I counted 18 projects which are given to FreeBSD in this years GSoC. For 3 of them I have some comments.
Very interesting to me is the project which is named Collective limits on set of processes (a.k.a. jobs). This looks a bit like the Solaris contract/project IDs. If this project results in something which allows the userland to query which PID belongs to which set, than this allows some nice improvement for start scripts. For example at work on Solaris each application is a mix of several projects (apache = “name:web” project, tomcat = “name:app” project, Oracle DB = “name:ora” project). Our management framework (written by a co-worker) allows to easily do something with those projects, a “show” displays the prstat (similar to top) info just for processes which belong to the project, a “kill” sends a kill-signal to all processes of the project, and so on. We could do something similar with our start scripts by declaring a namespace (FreeBSD:base:XXX / FreeBSD:ports:XXX?) and maybe number space (depending on the implementation) as reserved and use it to see if processes which belong to a particular script are still running or kill them or whatever.
The other two projects I want to comment upon here are Complete libpkg and create new pkg tools and Complete Package support in the pkg_install tools and cleanup. Both projects reference libpkg in their description. I hope the mentors of both projects pay some attention to what is going on in the other project to not cause dependencies/clashes between the students.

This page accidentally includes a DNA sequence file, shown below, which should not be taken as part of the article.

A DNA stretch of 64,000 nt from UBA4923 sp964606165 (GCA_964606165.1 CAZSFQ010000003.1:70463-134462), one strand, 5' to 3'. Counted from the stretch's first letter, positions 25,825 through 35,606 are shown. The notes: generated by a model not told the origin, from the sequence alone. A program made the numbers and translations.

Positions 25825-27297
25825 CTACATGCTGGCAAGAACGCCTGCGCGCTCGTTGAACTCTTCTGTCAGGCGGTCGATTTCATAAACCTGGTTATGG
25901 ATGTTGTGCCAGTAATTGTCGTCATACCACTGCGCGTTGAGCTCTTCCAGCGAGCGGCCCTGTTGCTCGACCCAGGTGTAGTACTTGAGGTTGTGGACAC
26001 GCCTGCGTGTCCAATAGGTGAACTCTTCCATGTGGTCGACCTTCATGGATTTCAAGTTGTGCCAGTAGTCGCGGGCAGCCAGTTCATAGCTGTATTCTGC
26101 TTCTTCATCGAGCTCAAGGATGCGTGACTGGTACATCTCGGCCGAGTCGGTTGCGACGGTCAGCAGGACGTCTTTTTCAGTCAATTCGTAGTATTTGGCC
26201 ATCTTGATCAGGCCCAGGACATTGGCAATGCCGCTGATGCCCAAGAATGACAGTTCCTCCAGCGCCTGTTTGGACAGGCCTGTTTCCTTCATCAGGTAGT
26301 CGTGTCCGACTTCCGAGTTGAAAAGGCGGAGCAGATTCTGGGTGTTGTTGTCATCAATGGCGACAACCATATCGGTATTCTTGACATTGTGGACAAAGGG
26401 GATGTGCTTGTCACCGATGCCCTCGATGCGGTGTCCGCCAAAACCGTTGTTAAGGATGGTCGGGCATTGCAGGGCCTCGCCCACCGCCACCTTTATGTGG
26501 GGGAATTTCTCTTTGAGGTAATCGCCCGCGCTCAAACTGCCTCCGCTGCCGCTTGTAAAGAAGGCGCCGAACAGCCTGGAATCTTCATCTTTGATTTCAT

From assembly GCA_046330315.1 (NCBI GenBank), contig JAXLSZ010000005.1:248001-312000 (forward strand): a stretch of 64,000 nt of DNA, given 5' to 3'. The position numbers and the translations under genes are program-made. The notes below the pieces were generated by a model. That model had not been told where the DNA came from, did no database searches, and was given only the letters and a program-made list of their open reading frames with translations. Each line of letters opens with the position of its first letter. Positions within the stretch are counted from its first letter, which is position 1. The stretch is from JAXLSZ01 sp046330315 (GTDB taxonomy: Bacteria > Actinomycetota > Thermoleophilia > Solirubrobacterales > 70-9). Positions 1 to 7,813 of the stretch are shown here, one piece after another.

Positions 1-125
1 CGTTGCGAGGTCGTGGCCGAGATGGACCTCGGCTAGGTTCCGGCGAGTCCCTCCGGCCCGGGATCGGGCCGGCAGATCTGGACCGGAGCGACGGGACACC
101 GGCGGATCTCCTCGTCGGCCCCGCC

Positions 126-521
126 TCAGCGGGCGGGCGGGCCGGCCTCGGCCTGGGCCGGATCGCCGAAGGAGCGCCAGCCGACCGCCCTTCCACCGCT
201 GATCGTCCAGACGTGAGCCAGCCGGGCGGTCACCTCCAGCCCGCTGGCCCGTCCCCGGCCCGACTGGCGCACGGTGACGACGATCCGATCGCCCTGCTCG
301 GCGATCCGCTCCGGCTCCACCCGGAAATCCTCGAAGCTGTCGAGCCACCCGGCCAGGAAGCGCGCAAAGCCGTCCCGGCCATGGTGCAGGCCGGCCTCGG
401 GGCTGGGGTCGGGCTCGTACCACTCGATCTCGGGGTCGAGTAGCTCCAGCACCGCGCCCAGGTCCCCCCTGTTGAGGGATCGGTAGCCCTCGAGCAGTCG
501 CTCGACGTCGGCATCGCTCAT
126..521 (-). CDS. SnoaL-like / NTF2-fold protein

That I do not mention other projects does not mean that they are not interesting or similar, it is just that I do not have to say something valuable about them…
At work we have the situation of a slow application. The vendor of the custom application insists that the ZFS (Solaris 10u8) and the Oracle DB are badly tuned for the application. Part of their tuning is to limit the ARC to 1 GB (our max size is 24 GB on this machine). One problem we see is that there are many write operations (rounded values: 1k ops for up to 100 MB) and the DB is complaining that the logwriter is not able to write out the data fast enough. At the same time our database admins see a lot of commits and/or rollbacks so that the archive log grows very fast to 1.5 GB. The funny thing is… the performance tests are supposed to only cover SELECTs and small UPDATEs.
I proposed to reduce the zfs_txg_timeout from the default value of 30 to some seconds (and as no reboot is needed like for the max arc size, this can be done fast instead of waiting some minutes for the boot-checks of the M5000). The first try was to reduce it to 5 seconds and it improved the situation. The DB still complained about not being able to write out the logs fast enough, but it did not do it as often as before. To make the vendor happy we reduced the max arc size and tested again. First we have not seen any complains from the DB anymore, which looked strange to me because my understanding of the ARC (and the description of the ZFS Evil Tuning Guide regarding the max size setting) suggest that this should not show this behavior we have seen, but the machine was also rebooted for this, so there could also be another explanation.